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Suiting Tastes in Unique Ways

12/09/2005 7:00 PM Eastern

Looking to tap its Asian-American audience’s growing interest in the National Basketball Association, AZN Television reached up to one of China’s favorite sons: Houston Rockets center Yao Ming.

AZN acquired the rights to Yao Ming in the NBA, a 16-part documentary co-produced by the league’s NBA Entertainment unit and Shangai Media Group, chronicling the second season of the 7-foot-6-inch Chinese icon in the pro hoops league.

The network, which was converted from the International Channel last March, debuted the program this fall and has complemented it with Hoop Guys. The 22-part original reality series tracks three fans who try to go to as many league games as possible, and was coproduced with the NBA. One highlight of the series is an expected meeting with Yao.

“The avidity for the NBA is very high among Asian-Americans,” says AZN senior vice president Bill Georges. “It’s the most popular sport among our audience.”

It may seem like a no-brainer for channels targeting specific ethnic groups to mix and match an assortment of original content with American or overseas partners — along with acquired programming from countries that are well-loved and closely tracked by the target audience. But Asian-American focused channels and those aiming for Hispanic audiences are seasoning their program stews in their own unique ways.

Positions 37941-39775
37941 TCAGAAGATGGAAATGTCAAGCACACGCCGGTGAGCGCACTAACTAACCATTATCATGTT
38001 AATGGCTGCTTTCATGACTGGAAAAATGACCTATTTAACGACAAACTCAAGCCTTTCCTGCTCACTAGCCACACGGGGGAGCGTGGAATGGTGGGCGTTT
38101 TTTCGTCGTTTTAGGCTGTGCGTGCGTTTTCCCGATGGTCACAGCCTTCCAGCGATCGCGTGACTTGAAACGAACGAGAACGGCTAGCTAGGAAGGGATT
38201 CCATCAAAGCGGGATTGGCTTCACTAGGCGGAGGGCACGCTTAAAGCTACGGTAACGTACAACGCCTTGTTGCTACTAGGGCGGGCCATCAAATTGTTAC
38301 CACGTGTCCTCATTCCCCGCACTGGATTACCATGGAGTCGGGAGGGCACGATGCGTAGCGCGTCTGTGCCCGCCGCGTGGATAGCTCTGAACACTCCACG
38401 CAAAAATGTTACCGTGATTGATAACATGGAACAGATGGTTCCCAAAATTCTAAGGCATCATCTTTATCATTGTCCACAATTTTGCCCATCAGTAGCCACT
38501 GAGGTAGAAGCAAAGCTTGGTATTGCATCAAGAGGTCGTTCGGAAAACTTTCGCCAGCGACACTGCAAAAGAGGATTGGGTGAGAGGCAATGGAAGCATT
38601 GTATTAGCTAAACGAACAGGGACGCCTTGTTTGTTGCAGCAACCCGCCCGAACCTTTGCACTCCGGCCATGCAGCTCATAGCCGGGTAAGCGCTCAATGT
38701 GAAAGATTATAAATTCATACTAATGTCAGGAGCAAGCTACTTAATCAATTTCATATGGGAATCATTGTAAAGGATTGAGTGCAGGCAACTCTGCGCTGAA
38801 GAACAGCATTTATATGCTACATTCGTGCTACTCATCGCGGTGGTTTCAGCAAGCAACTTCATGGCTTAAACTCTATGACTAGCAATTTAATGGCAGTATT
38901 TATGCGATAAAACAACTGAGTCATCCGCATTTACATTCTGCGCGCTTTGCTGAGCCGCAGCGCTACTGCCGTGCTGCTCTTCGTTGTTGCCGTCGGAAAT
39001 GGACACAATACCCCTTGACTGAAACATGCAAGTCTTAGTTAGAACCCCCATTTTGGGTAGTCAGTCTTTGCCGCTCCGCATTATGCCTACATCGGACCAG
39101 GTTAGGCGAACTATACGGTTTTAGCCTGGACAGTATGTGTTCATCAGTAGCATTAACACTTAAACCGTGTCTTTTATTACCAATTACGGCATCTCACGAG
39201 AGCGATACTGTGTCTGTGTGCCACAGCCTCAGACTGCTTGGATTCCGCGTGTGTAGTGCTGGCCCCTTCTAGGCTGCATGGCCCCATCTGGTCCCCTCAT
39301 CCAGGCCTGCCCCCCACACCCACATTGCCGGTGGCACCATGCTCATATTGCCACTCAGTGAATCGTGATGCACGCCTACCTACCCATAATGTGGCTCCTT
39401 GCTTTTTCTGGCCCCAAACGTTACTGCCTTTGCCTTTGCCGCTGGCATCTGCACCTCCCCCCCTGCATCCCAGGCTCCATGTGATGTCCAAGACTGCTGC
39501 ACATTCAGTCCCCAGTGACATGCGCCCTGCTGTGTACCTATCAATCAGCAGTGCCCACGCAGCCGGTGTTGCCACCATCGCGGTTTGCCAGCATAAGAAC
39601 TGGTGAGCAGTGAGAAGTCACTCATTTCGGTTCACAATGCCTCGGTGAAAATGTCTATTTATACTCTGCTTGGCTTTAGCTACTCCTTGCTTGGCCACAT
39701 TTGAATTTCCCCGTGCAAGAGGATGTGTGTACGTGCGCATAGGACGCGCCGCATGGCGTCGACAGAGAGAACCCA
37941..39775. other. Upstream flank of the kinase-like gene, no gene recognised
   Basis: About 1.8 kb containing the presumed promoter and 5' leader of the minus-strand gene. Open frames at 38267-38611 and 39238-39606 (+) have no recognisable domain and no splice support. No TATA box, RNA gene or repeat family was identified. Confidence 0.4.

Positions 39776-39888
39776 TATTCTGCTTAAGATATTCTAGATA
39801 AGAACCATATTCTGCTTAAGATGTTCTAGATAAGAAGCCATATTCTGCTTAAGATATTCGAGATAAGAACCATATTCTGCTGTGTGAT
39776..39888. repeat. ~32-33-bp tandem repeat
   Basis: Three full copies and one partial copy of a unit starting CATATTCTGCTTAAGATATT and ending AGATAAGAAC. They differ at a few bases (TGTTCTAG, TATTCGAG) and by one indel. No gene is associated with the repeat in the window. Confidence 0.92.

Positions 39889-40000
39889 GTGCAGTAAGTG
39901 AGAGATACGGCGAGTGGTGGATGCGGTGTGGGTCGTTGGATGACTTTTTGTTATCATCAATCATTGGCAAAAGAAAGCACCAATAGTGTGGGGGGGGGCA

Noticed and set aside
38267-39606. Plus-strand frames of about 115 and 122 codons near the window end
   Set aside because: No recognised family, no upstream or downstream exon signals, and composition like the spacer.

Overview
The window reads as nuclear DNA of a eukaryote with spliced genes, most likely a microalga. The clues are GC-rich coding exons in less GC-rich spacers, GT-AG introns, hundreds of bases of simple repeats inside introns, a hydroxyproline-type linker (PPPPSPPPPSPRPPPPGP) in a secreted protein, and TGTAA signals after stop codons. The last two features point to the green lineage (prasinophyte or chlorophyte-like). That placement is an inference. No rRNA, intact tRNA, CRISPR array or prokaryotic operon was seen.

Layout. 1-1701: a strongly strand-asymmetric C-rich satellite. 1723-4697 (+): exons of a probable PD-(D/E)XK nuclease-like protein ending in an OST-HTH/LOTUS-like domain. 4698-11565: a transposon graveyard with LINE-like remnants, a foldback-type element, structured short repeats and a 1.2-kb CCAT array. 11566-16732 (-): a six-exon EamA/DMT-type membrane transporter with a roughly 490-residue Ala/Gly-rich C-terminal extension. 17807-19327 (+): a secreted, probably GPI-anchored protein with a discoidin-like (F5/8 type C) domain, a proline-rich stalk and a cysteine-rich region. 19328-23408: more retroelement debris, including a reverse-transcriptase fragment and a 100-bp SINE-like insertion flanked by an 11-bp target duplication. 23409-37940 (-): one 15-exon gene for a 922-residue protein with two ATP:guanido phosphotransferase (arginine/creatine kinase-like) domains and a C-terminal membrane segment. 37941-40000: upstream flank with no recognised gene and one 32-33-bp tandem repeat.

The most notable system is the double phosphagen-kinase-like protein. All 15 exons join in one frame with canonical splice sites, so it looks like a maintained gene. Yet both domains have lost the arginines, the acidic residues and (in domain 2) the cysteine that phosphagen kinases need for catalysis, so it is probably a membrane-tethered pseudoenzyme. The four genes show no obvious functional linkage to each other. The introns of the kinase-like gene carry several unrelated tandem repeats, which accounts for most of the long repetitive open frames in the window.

“Our lineups consists of original programs created in Spanish and of topics that are relevant to the Hispanic audience in the U.S.,” says Luis Silberwasser, senior vice president and general manager at Discovery U.S. Hispanic Networks.

When Discovery does incorporate programs that have run on the English-language channels, Silberwasser says they go through a process of “transcreation, where they are not only languaged in Spanish, but also the visual elements are translated into Spanish. Where appropriate, we will change or add a hosted segment to add a unique Hispanic perspective to the program,” he adds.